By region, July weakness in starts was led by a monthly 16.3 percent drop in the Northeast. Starts in the West and South also slipped, by 1.6 percent and 1.4 percent, respectively. The Midwest posted a 12.9 percent gain.

Housing permits also slipped on the multifamily component while the single-family components rose further. Overall permits edged down 1.8 percent, following a 10.0 percent boost in June. Permits in July were issued at a pace of 0.560 million units annualized and were down 39.4 percent on a year-ago basis.

Today's starts report is better than suggested by the headline number. Multifamily starts are notably more volatile that the single-family component. It is good news for many homebuilders that the single-family component has been on a moderate uptrend for five months.

Hahaha, always a reason why it’s better than it appears in their eyes! What nonsense. Just look at that chart. Anybody see inflation there? Remember, consumers used to use never ending increases in home value to finance their spending via refinancing and second mortgages. That path to “wealth” is gone and is not coming back. This is one of the primary reasons that consumer credit is contracting, and that is going to get worse.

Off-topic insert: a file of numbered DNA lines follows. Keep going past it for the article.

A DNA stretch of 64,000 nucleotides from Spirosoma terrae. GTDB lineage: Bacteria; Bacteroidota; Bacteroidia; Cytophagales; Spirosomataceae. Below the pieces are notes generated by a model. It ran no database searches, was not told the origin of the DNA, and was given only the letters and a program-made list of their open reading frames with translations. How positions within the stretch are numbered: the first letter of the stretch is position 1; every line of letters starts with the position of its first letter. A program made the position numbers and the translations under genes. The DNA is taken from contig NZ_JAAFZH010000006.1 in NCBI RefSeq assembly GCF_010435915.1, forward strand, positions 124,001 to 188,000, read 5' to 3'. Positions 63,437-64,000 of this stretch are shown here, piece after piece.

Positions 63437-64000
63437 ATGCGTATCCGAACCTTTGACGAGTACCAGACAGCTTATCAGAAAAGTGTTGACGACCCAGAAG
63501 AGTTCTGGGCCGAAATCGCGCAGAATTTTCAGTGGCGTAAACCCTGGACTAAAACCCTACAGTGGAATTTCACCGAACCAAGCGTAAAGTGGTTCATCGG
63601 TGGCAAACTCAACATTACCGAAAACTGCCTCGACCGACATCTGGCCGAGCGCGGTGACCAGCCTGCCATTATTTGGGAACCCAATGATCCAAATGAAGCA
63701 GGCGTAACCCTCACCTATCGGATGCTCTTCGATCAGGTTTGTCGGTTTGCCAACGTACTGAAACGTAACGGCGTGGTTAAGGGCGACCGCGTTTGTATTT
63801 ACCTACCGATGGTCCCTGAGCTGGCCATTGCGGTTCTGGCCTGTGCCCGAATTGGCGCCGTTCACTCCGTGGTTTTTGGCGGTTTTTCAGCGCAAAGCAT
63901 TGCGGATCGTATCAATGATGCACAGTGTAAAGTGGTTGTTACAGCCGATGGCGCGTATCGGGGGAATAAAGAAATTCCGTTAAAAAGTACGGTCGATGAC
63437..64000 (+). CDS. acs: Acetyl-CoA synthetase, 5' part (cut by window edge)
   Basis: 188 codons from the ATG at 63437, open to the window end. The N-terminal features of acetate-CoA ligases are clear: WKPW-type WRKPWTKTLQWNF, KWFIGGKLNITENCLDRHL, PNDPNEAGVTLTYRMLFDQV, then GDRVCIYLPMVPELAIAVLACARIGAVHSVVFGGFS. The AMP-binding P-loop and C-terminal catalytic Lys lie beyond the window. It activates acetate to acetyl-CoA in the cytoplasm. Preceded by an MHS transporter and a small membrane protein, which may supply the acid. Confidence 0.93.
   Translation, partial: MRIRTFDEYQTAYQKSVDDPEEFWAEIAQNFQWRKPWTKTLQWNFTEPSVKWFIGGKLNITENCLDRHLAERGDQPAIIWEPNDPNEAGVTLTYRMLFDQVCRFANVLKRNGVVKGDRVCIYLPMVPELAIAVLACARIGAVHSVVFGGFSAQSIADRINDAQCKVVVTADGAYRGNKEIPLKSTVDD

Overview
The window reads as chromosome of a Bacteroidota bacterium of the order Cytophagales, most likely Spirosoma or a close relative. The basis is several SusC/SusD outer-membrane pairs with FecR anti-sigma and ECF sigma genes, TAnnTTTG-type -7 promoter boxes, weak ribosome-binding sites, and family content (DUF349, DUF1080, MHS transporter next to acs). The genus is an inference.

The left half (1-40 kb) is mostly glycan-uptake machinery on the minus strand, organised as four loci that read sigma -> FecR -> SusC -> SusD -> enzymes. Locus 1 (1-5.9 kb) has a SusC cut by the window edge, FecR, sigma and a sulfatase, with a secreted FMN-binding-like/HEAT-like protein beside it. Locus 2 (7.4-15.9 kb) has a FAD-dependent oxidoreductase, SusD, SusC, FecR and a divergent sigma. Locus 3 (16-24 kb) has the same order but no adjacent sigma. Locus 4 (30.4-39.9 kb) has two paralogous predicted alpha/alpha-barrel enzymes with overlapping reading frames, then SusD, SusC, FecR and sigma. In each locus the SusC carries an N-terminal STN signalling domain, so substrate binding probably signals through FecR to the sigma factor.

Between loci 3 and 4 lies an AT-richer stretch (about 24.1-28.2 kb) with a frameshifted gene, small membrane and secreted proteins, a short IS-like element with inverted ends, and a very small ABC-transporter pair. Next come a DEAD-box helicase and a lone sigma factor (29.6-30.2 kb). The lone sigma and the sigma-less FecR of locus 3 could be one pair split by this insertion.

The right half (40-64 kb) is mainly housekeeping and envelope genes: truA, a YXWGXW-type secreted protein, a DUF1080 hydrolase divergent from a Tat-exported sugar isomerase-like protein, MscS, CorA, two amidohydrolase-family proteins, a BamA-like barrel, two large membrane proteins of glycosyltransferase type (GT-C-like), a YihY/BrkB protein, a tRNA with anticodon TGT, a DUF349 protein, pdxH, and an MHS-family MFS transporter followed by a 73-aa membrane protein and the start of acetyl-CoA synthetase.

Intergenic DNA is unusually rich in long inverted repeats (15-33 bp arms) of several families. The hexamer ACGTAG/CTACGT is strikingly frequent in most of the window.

The Redbook same store sales decreased 4.5% yoy in the prior week. I believe that to be understated and I won’t even report Goldman’s delusional ICSC anymore.

Yesterday was a 90% down day – hey, I told everyone to buckle the heck up! It’s going to be a wild ride and I believe that we are entering or have entered a deflationary spiral that is going to grind the excesses out of the economy. It’s a GOOD THING. Nations can survive deflation, it is usually hyperinflation that kills currencies and nations. It will present a window of opportunity for REAL change, not just accelerated more of the same manipulation and twisting of the rule of law.

The short term stochastics are mostly now oversold. We are coming up on an area of support and I expect that it may take some time to work through it, but believe that we eventually will with the occasional attempt to manipulate the markets afloat. I believe that with deflation firmly in control that attempts to manipulate the market will fail as they are overwhelmed with deleveraging pressure and higher volumes.

990 is now the overhead pivot, 970 has support, 961 is the next lower pivot and after that it’s 935…

Have a great day, I’ll update more on the PPI and what I think is the beginning of a deflationary spiral later as I get more information.


Deflation is going to grind the economy back to reality. We as a nation are now faced with another choice… to accept reality and to let the cleansing process work, or to fight it tooth and nail which will be suicidal in the long run for our nation.

Donovan – Atlantis: